7. During the pendency of the appeal, respondent-husband filed a petition under Order 41, Rule 27 read with Section 151 C.P.C. for permission to lead additional evidence. In this petition, he averred that during the pendency of this appeal, respondent was prosecuted under Sections 363, 366 and 376 I.P.C. vide FIR dated 31.3.1991 which was lodged by Manohar Lal at the instance of the appellant and her brother. In that case he has been acquitted. Thus she tried to get him prosecuted for these offences also. This act also amounts to cruelty, he intends to produce Manohar Lal as his witness. His services have been terminated because of the false complaint lodged against him by the appellant. Alongwith this petition, he submitted his affidavit, affidavit of Manohar Lal and a certified copy of the judgment delivered in Sessions Case No. 80 of 1991, State v. Murari Lal, wherein he has been acquitted by Additional Sessions Judge, Hisar on 24.9.1991.
  8. First of all, arguments on this petition were heard. The respondent could not satisfy as to how the affidavit of Manohar Lal and judgment delivered in Sessions Case No. 10 of 1991 by Additional Sessions Judge, Hisar is going to help this Court in determining the points in controversy in this appeal. From a bare perusal of the aforesaid judgment, it is evident that in the Sessions trial the complainant Manohar Lal and his daughter prosecutrix Shakuntla were examined. They did not support the prosecution story and hence accused Murari Lal (respondent) was acquitted of the charges under Sections 363, 366 and 376 IPC. If in this judgment there would have been any reference to the statement of Manohar Lal that he lodged the report against Murari Lal as a representation was made to him by the appellant and her brother that they saw his daughter in company of Murari Lal, the position would have been slightly different. After the judgment if Manohar Lal has given any affidavit in respondent’s favour, that is not going to help him in any way in this appeal. Hence on this count, the petition (3936 CII of 1992) is hereby rejected.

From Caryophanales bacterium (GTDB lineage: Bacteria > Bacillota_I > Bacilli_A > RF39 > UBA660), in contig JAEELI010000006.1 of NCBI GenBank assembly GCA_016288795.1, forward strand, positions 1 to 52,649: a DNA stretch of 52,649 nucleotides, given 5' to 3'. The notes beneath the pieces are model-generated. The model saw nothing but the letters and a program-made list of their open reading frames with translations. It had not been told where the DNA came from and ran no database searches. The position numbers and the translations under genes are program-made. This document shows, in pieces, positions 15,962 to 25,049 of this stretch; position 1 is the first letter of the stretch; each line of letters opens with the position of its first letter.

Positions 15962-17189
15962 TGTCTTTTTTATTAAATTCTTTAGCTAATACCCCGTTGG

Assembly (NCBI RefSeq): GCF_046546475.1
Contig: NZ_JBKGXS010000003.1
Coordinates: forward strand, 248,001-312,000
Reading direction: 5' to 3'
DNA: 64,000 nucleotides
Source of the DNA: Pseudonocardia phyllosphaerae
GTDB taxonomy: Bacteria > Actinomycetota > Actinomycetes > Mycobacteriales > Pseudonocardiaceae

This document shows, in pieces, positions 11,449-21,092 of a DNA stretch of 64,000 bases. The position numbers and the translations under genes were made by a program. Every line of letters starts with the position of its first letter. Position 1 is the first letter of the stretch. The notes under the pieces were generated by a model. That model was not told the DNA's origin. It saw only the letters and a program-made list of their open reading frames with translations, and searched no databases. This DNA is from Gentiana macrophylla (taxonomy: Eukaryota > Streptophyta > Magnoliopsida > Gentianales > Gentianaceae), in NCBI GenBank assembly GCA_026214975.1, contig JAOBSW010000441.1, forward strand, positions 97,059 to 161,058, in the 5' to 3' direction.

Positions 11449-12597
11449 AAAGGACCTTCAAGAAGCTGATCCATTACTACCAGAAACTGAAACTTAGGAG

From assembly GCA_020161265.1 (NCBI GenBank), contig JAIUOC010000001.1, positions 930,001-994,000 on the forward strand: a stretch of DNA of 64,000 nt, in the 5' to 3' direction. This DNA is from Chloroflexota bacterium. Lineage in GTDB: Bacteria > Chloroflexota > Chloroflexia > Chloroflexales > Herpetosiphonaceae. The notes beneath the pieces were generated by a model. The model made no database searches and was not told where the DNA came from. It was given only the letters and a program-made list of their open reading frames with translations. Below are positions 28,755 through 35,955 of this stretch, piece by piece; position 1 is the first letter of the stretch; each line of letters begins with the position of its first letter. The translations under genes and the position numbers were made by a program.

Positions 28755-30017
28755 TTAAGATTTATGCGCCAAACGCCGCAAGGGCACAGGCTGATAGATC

9. The appellant’s learned Counsel vehemently contended that the respondent husband raised three heads of cruelty. Firstly, a false complaint was sent to his school, secondly a complaint was lodged by her mother against the husband and lastly she lodged a complaint under Sections 498-A and 506 IPC against the respondent which is still pending. He pointed out that as far as the first ground of cruelty is concerned, from the respondent’s evidence it is evident that it was an unsigned complaint. Shyam Sunder Madan (PW-5) brought a photo copy of that complaint and had to admit that this is unsigned. Thus according to him, this anonymous complaint cannot be attributed to the appellant. He further stressed that from the statements of respondent himself and that of Amar Nath (PW-4) it is evident that on 2.6.1988 Mani Devi, mother of the appellant lodged a complaint Ex. P-2 with the Police which admittedly ended in a compromise. Thus he contended that as the allegations made in the complaint Ex. P-2 were correct, therefore, the respondent and his relations had to enter into a compromise and thereafter they rehabilitated the appellant for about a month and again she was turned out of the matrimonial home. Her jewellery and belongings were taken away by the respondent and his family members. As she was harassed for dowry and was finally turned out of the matrimonial home after being beaten, she rightly lodged a complaint under Sections 498-A/506, I.P.C. against her husband and his relations. As this stage, it cannot be said that she has lodged a false complaint, because that criminal case is still pending. Hence it cannot be said that merely by lodging that complaint, she has treated her husband with cruelty. The complaint lodged by her mother can also not be attributed to her. Thus according to him, all the limbs of alleged cruelty are not proved.
  10. So far as the point of desertion is concerned, he contended that from the evidence adduced by the parties, it is evident that she was harassed for bringing less dowry, she was beaten and finally was turned out of the matrimonial home. Thrice she came to live with the respondent, but every time she was maltreated and was sent back to her parental home. In these circumstances, it cannot be said that she has deserted her husband, rather her husband created such circumstances for her that she took refuge in her parental home. Thus the respondent is guilty of constructive desertion. He cannot be allowed to take advantage of his own wrong and seek a decree of divorce on these facts.